Mesa is ramping up its campaign to attract colleges to its downtown, as well as hospitals and clinics that could have a regional or even global appeal.
City leaders are reviewing new consultant reports that outline what kind of colleges and health-care organizations are realistic fits for downtown and how to recruit them. The consultants’ work showed a demand for both uses – but the studies also outlined some substantial hurdles.
Plans to get a hospital and a college have fallen through in the past, City Council members said Thursday while reviewing recommendations for the first time. And some health-care providers have turned to Phoenix instead because there’s not enough regional support to attract new hospitals, Mayor Scott Smith said.
“The natural tendency is to pass us over,” Smith said. “I’m not whining. I’m just stating fact.”
In landing a college or medical facility, Smith said the city has to do more than just market the 60 acres owned by the city. Mesa must sell the urban experience, the Mesa Arts Center and the light-rail line set to reach downtown in 2016, he said. Mesa is aiming to place health-care facilities on 25 acres it owns at the southwest corner of Mesa and University drives.
A health-care study explored whether Mesa could attract a Level I trauma center, which treats the most severe injuries. The study concluded the Valley’s five Level I centers are adequate, even if they aren’t in the best places. The East Valley does not have a Level I center, leaving the Maricopa Medical Center in Phoenix and Scottsdale Healthcare Osborn as the closest Level I destinations.
Councilman Dennis Kavanaugh questioned the findings, saying he is convinced the demand for a Level I trauma center was established a decade ago.
“If I’m involved in a major motor vehicle accident with serious injuries, I have to play a craps shoot to figure out whether some one can get me to Scottsdale or Maricopa in time,” Kavanaugh said. “Air Evac is not always the optimal mode of transport.”
Cost is a major obstacle, at $1 million per bed to construct a hospital. Level I trauma centers are extremely expensive to operate as well.
Consultants ESI Corp. and NGN Consulting found Mesa is well served by the health care industry, but said the city should work with existing operators to expand their missions.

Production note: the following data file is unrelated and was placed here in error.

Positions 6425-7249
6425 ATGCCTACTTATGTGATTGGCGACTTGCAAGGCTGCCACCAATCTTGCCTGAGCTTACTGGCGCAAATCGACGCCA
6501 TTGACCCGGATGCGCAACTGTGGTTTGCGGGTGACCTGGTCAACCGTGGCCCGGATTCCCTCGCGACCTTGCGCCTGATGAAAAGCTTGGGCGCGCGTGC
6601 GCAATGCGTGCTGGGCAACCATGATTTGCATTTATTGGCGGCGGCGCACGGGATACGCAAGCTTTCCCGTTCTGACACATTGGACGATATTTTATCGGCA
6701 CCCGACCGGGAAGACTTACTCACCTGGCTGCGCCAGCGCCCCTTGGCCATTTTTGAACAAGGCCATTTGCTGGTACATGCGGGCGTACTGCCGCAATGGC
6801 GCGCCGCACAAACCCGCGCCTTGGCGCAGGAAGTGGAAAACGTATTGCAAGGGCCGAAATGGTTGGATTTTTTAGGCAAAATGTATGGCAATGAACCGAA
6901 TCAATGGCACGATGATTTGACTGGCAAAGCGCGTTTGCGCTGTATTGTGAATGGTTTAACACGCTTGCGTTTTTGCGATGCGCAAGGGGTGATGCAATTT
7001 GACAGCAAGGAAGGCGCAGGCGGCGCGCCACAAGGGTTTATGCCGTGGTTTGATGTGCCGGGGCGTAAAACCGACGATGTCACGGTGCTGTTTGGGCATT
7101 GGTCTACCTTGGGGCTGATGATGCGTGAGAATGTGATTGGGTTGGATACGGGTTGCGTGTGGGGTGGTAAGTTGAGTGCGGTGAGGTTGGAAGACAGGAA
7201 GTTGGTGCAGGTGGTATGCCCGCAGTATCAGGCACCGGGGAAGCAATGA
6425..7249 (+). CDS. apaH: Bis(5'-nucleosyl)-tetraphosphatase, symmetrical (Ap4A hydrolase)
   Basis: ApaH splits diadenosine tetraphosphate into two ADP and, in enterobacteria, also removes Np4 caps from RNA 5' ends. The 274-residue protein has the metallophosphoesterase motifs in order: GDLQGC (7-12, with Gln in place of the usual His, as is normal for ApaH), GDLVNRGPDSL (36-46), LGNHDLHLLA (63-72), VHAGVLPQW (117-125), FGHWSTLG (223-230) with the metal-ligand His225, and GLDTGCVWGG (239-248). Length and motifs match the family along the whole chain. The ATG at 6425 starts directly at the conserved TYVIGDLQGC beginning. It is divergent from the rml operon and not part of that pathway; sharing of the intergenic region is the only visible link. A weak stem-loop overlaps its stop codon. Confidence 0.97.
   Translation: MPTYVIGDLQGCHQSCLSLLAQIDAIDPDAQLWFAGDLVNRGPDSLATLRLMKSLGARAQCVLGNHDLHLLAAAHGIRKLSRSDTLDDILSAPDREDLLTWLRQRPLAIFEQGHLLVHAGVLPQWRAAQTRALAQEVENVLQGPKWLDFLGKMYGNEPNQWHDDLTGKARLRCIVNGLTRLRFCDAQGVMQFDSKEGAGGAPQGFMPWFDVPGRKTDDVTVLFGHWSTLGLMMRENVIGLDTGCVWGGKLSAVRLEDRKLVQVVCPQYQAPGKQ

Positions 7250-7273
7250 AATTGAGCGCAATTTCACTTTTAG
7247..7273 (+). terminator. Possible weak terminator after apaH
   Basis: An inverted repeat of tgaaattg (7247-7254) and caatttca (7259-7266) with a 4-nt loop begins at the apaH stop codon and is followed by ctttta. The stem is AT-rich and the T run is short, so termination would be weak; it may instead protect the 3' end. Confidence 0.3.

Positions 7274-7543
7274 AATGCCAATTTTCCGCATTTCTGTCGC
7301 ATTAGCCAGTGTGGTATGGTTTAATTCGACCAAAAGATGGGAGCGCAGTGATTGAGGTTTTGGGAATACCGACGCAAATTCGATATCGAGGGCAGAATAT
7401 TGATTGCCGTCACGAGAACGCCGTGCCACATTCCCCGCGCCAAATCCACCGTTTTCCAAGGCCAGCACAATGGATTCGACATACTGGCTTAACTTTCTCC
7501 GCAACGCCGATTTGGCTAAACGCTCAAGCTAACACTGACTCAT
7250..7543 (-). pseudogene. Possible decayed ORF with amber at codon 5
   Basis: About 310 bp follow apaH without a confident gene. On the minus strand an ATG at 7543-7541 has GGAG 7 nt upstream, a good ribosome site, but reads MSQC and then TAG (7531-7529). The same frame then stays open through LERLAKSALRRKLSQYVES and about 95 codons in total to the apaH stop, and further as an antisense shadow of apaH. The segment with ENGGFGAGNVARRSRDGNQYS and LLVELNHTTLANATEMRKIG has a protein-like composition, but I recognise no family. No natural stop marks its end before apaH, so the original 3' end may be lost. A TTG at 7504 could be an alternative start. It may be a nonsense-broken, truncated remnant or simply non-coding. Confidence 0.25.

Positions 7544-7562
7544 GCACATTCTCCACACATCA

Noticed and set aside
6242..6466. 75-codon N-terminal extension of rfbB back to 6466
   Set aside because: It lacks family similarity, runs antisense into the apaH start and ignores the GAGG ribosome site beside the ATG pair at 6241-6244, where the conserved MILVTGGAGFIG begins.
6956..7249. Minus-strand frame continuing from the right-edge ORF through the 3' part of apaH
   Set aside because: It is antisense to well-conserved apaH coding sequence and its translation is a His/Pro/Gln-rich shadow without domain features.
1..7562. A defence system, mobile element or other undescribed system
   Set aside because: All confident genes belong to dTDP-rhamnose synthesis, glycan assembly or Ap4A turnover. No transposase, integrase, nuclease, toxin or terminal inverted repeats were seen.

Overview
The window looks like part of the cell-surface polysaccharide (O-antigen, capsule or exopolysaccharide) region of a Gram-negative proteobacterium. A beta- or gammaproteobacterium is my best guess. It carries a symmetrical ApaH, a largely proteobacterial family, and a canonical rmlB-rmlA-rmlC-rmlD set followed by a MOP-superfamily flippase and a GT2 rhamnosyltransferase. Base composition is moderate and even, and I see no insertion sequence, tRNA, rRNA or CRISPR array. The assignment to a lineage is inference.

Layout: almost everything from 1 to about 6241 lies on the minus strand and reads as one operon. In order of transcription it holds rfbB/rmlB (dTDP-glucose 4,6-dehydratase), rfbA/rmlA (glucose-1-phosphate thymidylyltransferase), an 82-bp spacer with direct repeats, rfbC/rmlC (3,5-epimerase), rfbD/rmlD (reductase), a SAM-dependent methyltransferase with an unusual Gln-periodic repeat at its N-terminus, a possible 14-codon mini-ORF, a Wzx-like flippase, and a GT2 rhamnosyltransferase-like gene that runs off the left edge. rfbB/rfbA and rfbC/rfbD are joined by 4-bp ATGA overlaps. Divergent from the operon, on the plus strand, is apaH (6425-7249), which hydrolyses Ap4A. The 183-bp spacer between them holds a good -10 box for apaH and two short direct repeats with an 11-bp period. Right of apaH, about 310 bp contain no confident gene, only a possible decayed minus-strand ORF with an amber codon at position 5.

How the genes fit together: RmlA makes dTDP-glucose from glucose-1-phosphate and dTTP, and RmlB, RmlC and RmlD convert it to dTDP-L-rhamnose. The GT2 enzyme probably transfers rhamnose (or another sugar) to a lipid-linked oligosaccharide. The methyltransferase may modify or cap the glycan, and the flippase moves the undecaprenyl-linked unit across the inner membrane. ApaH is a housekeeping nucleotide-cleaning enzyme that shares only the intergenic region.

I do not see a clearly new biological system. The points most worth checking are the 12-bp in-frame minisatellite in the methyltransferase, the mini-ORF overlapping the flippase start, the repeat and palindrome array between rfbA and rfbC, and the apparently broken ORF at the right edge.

The federal health-care reform will boost demand for wellness and fitness centers that combine upscale fitness clubs with world-class medical expertise. Local provider Abrazo Health Care is extremely interested in this concept, the report found.
Also, Mesa could likely find ties to M.D. Anderson, a cancer treatment center set to open in late 2011. Its campus is in Gilbert, but it will draw patients from around the world.
The study also advised Mesa to help expand Banner’s simulation training center and its Cardon Children’s Hospital.
A separate report concluded Mesa needs more higher education options, whether in the form of public, private or faith-based operations. The East Valley’s residents are more likely to hold college degrees than on a national level, which makes their children more likely to enroll in college.
“We believe that this is a great opportunity for the city of Mesa,” said John Kelly, a principal with Triadvocates.
Attempts to get a college have been hurt by several factors, including the economy, some colleges viewing Arizona State University as an 800-pound gorilla in the market and the fact that colleges aren’t experts in looking for new locations, officials said.
Several council members agreed Mesa should court faith-based institutions, especially Mormon and Catholic ones. Smith noted Catholics, despite Mesa’s image as a Mormon enclave, outnumber that faith by 2-to-1. Councilman Alex Finter said the city should send a delegation to Notre Dame in Indiana and ask what it would take for the Catholic university to open a Mesa campus.
Mesa has tried to attract colleges and is speaking with some now. The consultant’s report will help Mesa launch a more targeted effort for the first time, Smith said.
Councilwoman Dina Higgins said friends of her children are leaving Arizona for college because they don’t want to be on a massive campus like ASU, preferring a college with just a few thousand students. More Valley teens would stay in town for college if they had more options, she said.